Wednesday, January 19, 2005

On Modern Orthodoxy and Daas Hedyot

My comments about Daas Hedyot appear to have struck a serious nerve, and were clearly misunderstood. I had written that had DH been exposed to Modern Orthodoxy, he would have been spared much of his present angst. He took sharp exception to my remarks, both in his comments here and on his own blog posting.

DH misses my point. For present purposes, Modern Orthodoxy, entails the expansion of one's religious, spiritual and intellectual vistas- primarily through thinking and through expanding one's Torah curriculum. IOW, there is a vast literature that provides the searcher with legitimately Orthodox ideas, but which are outside the very narrowly drawn borders that currently obtain in the Yeshiva World. I trust that DH would not consider such writings or ideas to be heretical. [The late Professor Yitzhaq Twersky used to say that studying the full-range of Jewish intellectual history is an excursion into 'penimiyus ha-Torah.]

In addition, Modern Orthodoxy does see a positive value in engaging and mastering 'General Culture,' though there are wide differences as to the degree and importance of that engagement. Nevertheless, as I did note, this path is both harder and gives one the tools to engage the challnges of a world that imposes itself upon us, whether we like it or not. At the same time, it requires an equal portion of intellectual humility to undertake. [See the Rav's remarks in his noted shiur Gerus and Masorah.]

Reading over DH's remarks, I can't help but feel that he's caught between worlds. He rejects the basics of Yeshiva culture, but rejects the authenticity of anything else. He reminds me of Chaikl Vilner's friend in The Yeshiva (aka Tzemach Atlas). The boy can't leave and he can't stay within the yeshiveshe velt.

6 comments:

The Hedyot said...

What about my comments made you think I misunderstood you?
As I read your post above I'm hearing the exact same thing that you said last time. I'd appreciate if you could please explain how you thought I understood your statements.

(For the record, I didn't take offense at all to what you wrote (despite the condescending tone). I just thought you were mistaken in your assesment of the situation.)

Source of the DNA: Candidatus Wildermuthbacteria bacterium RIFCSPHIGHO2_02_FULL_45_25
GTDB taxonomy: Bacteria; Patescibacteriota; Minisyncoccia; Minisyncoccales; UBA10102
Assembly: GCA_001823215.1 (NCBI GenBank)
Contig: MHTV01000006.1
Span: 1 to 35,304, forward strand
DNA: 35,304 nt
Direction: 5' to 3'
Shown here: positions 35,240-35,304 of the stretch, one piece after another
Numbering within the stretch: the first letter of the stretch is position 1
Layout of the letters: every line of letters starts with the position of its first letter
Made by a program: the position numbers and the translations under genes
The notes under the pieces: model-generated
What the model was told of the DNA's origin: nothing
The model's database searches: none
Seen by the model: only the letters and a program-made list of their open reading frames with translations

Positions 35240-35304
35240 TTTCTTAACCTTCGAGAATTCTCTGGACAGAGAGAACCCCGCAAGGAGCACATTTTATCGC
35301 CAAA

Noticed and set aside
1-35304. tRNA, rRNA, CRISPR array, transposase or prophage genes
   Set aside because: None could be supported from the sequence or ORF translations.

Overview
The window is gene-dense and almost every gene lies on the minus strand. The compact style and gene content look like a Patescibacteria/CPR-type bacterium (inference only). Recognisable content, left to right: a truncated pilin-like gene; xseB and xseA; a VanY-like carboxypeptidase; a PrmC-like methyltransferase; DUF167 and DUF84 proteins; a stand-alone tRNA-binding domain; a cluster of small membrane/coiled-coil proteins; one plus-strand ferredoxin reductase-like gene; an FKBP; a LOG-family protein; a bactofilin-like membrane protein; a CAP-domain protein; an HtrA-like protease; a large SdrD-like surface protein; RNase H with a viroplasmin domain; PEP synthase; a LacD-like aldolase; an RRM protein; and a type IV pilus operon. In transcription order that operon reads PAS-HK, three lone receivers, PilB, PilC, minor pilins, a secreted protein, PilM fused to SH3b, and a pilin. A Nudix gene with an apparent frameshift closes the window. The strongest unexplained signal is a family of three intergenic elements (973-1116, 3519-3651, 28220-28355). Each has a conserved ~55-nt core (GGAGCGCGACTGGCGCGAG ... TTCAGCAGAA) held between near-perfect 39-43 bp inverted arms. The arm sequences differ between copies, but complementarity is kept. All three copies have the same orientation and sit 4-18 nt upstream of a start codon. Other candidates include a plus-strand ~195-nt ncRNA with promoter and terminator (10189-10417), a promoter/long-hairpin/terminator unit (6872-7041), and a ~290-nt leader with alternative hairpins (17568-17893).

The Hedyot said...

To elaborate a bit more:

What I wrote about Modern Orthodoxy, I was referring to your suggestion that as a kid growing up, it would have helped me out of the unpleasant situation I found myself in. Like I said, I dont think it would have made any significant difference in my appreciation of, or interest in, Judaism.

However, this is not to say that I don't think MO has it's merits. Personally, the Judaism that I find more appropriate and wholesome is something along the lines of Modern Orthodoxy.

And yes, you are right that I find myself somewhat torn between two worlds. Despite the length of time that I have been out of the chareidi world, I still have difficulty accepting other alternatives as wholeheartedly as I should.

Melech Press said...

As I noted before, both Dr. Woolf and Daas Hedyot are trapped by turning a multidimensional taxonomy of social groups into a reified dichotomy which doesn't exist. There is not a neat division here but a continuum; whether one is Charedi, yeshivish or MO has much less to do with behavior or faith than with whom one davens and where one lives. There are those in the yeshivishe communities of Flatbush who wear black hats and white shirts but who have advanced degrees and read philosophy of science, and there are those in the MO communities who haven't read a book or had an idea in years. Hedyot is right that the primary pool of those who take the issurim seriously are younger people still in yeshiva, and that as they leave the views of many will change. They will not, however, become MO, since their behaviors will reflect the values of the community of yeshivishe baalebatim. At the same time there are many in the MO community who uncritically accept what pass for ideas in the broader

Melech Press said...

intellectual analysis that Dr. Woolf (and I and Daas Hedyot)value. Rather than turn this into a debate about us vs. them, perhaps we could all do better if we acknowledged the strengths (and weaknesses) of the segments of what is, after all, one painfully small community of ovdei hashem whose similarities should outweigh our differences.
It is painful to hear of Hedyot's disappointment as a youth, but he is right that he would not necessarily have found solace in the MO community, whose fallaway rate is almost certainly far larger than that of the yeshiva world. At the same time Dr. Woolf is right that Hedyot could have found many in the Charedi world who share Dr. Woolf's belief that denying the reality of western culture does not further yiddishkeit.

Jeffrey said...

I substantively agree with both Melech and DH. I would also prefer that the different modalities we are talking about transcended individual groupings (which they, to an extent, do). Certainly, the MO community needs more fire in its Torah and its spirituality. Too many MO's are too sophisticated (in their own eyes) to really daven, learn or surrender their own wills to a Higher Will. OTOH, the rigidity and knee-jerk rejectionism of anything but a very narrow vision of Torah, has negative effects upon the Haredi World. We need to fructify one another in order to survive.

Tzemach Atlas said...

Correction. I was Chaike Vilner's Rebbe, not his friend :-) And of course the real name of Chaike Vilner is Chaim Grade who was the author of the novel.